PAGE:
This problem is avoided when more than two images are included, assuming that both the velocity field and the production term are constant for all the N frames in the time window under consideration. This imposes that the motion of objects in different images is accounted for by the velocity field and the appearing, growth, depletion or extinction of objects determine the production term F(x, y).
2.3. Numerical implementation
The simplifying assumptions of the model and the random noise included in the experimental data impose that Equation 3 can apply only within some approximations. For this reason, it is not expected that the parameters of the model (i.e., and F(x, y)) can be estimated exactly, but only minimising the error with respect to the data. Given N images, the velocity field and the production term F(x, y) can be estimated optimally by solving the following mean square error problem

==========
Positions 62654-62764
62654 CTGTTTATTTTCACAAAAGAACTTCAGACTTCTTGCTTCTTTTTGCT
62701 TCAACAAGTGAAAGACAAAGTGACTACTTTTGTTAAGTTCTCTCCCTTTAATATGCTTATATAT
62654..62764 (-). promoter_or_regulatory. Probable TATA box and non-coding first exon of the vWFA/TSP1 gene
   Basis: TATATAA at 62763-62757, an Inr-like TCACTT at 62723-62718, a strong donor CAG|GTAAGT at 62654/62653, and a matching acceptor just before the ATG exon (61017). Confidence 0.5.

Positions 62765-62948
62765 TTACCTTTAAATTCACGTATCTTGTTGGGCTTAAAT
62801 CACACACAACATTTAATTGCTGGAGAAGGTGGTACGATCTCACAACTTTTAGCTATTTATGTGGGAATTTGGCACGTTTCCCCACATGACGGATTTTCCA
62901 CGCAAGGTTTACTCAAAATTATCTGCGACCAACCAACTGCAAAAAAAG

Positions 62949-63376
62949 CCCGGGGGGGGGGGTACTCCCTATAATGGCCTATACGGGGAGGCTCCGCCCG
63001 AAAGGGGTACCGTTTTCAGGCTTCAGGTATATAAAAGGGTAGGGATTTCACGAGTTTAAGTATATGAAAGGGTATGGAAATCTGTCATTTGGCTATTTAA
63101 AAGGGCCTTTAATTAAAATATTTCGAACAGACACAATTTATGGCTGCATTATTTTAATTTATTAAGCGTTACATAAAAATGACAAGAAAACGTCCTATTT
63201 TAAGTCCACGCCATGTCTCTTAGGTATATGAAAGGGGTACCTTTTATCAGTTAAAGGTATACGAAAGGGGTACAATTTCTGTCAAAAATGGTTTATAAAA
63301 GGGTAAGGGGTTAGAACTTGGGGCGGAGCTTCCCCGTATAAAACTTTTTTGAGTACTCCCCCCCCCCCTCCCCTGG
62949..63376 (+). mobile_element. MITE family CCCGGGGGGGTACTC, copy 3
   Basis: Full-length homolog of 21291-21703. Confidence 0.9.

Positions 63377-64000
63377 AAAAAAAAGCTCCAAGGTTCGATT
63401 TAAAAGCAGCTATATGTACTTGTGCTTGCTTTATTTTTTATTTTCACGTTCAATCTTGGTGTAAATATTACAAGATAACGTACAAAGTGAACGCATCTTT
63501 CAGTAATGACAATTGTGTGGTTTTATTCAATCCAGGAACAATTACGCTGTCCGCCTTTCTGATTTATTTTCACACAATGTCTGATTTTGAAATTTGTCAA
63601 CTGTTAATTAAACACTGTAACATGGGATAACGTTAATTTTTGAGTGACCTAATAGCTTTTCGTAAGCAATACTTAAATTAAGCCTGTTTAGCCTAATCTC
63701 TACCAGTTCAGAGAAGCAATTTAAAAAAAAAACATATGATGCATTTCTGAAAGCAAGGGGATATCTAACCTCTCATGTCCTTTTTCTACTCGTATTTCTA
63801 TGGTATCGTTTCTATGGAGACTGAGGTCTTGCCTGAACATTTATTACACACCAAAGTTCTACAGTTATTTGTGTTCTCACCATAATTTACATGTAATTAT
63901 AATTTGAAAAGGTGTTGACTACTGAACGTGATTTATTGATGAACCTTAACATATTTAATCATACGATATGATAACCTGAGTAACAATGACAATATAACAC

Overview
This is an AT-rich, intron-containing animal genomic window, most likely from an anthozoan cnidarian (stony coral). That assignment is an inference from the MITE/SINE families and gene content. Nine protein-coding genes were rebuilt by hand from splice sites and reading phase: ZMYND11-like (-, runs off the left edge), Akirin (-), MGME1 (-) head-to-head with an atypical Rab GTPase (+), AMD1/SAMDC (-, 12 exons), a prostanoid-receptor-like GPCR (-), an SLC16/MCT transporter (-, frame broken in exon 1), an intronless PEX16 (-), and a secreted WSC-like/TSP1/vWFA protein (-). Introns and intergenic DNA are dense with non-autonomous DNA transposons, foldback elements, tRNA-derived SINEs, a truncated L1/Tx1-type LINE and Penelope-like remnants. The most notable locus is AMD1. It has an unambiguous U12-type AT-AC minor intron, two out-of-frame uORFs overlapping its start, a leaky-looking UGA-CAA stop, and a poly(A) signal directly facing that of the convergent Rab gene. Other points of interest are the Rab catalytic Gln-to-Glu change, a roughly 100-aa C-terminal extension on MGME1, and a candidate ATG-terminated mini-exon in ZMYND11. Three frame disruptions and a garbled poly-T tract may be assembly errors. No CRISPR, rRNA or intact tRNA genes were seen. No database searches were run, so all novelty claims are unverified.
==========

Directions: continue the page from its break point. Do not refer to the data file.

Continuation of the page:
where indicates the square of the norm of the space of square-integrable functions L2, the discrete version of the time derivative, with Ii indicating the i th reflectivity map and dt the time sampling interval, Iij the radar map at the time sample (the mean of the two closest maps was used when was not an integer number), and ∇Iij the gradient of Iij (estimated with a second order finite difference approximation). It is worth noticing that in Equation 5 all pairs of maps were considered with maximal distance equal to 3. Including more maps lowers the effect of noise. On the other hand, when considering maps with increasing delay, the finite difference approximation of model (3) is affected by an increasing error. For this reason, it is better to limit the time range of map pairs included in (5) (or, as an alternative, it is also possible to penalize the terms in the sum as a function of the delay between maps). Depending on the application and on the sampling frequency, the optimal maximal delay between maps should be properly chosen.